Breadcrumb #206


Here he is, for what might be the last time again, at Lewton’s Earth Snacks, corner of Alexander and Kempf. 

    Tonight, in the Pasta Products aisle, Dale’s examining a six-dollar box of armadillos and cheese. He turns it over to check the nutrition facts and mission statement. Farm-to-fork, gluten free, non-animal enzymes—and something nice happens with the proceeds. All good, Dale acknowledges, and he switches to face the cartoon beast on the box’s front. 

     This little gray fellow is in fluorescent bike shorts. His pupils are fully dilated and he’s beaming. He’s unaware that, as Dale’s steely, prophetic ex once said on some pot-peddling acquaintance’s porch while buttoning her coat, “Nothing’s static.” 

     Dale gives the box of armadillos a shake, as if to reset the thought, Etch A Sketch-style. Now, a decision: Classic Cheddar? Blanco Cheddar? Cheddar Jack? Bitin’ Buffalo? 

     “Armand’s,” Kara had said earlier, her disappearing arm dangling from the bed, her bony finger tracing splits in the hardwood. “Just get me Armand’s, Dale. I don’t care what kind.” So he went.

     These days, Dale’s wearing his keys more often than his underwear. In the car, he’d actually told his trusty air freshener, for what must have been the seven-hundred-fifty-two-thousandth time, “Everything will be fine.” Alas, the hanging fir had no response. It was, itself, long faded.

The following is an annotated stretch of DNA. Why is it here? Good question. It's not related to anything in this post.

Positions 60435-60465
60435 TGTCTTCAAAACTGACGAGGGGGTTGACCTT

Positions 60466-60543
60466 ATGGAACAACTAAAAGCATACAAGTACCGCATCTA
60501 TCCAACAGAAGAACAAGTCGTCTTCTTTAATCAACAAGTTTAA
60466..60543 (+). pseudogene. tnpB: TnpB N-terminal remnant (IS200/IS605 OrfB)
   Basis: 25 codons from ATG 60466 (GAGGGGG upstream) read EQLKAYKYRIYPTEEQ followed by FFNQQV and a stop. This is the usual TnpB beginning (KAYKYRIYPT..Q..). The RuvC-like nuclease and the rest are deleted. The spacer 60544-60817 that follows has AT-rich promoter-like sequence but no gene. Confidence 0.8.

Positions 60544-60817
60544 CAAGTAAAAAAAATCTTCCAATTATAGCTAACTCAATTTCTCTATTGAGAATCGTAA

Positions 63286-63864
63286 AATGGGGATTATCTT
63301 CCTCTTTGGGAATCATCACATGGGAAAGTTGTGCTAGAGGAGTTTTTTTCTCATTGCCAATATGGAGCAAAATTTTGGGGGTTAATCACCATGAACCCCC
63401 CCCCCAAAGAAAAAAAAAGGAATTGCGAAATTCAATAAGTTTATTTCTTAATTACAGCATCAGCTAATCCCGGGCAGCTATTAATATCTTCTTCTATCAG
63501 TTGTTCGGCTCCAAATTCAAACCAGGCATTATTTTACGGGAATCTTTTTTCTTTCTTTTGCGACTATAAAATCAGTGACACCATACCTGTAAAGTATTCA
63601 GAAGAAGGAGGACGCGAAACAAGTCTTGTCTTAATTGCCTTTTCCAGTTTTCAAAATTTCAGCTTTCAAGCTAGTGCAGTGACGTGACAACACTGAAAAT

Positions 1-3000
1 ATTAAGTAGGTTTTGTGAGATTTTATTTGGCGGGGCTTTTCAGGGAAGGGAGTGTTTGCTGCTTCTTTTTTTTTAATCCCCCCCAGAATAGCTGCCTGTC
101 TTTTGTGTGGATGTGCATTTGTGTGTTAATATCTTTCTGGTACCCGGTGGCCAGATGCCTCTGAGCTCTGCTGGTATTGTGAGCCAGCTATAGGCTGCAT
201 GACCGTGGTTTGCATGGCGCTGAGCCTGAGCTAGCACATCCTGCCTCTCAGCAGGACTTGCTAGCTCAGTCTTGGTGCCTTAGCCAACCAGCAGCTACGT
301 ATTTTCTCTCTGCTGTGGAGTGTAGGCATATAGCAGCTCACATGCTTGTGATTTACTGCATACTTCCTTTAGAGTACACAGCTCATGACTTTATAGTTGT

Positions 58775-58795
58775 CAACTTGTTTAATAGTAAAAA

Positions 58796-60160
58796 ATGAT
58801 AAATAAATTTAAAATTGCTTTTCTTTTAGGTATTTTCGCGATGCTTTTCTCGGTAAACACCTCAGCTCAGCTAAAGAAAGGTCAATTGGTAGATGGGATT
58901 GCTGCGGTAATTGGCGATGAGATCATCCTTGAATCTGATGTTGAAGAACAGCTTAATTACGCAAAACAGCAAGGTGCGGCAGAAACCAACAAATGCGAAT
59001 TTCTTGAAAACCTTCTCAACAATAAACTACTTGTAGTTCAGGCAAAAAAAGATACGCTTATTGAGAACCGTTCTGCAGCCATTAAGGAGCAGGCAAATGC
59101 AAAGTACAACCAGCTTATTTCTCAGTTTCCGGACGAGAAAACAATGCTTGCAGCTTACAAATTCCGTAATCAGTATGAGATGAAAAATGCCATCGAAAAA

Really, it was something of a miracle that Kara was hungry at all. The doctor had noted last week, in a particularly clinical moment outside her room in the ICU, “Well, your sister’s dying.” This was in direct response to Dale when he’d probed: “Why won’t Kara drink her kombucha?”

     Translated, it meant, “Nothing’s static.” 

     “You can’t write this shit,” Kara had said on the first ride home. “I’m dying with no tits. I think Susie Hampton told me this would happen in fucking second grade.” Only the shitty can tell the future, she’d added. Then, she’d mused up her tombstone—laughing, coughing. 

     Hospice made her curse more; made her limply embrace clichés. She was freer than the fragrant, college kid kind of free she’d subscribed to for much of her years. Dale had even caught her throwing out her dream-catcher her first night back. The sight was almost adulterous. It had made him jump. 

     At Lewton’s, Dale exhales. 

     “Okay,” he says. He’s choosing Blanco Cheddar, and he hopes she will like it. He has to hurry home. If he’s too late, she might refuse it. He hustles to the register. His rain jacket’s making some noise. 

     The cashier at Lewton’s tonight looks familiar. Dale can see in this gentleman’s face a sense of happiness likely sought out by the designers of mac and cheese mascots. Fitting, he thinks. Swap out Armand the Armadillo for a significantly fleshier, jollier Percy the Person You Pay.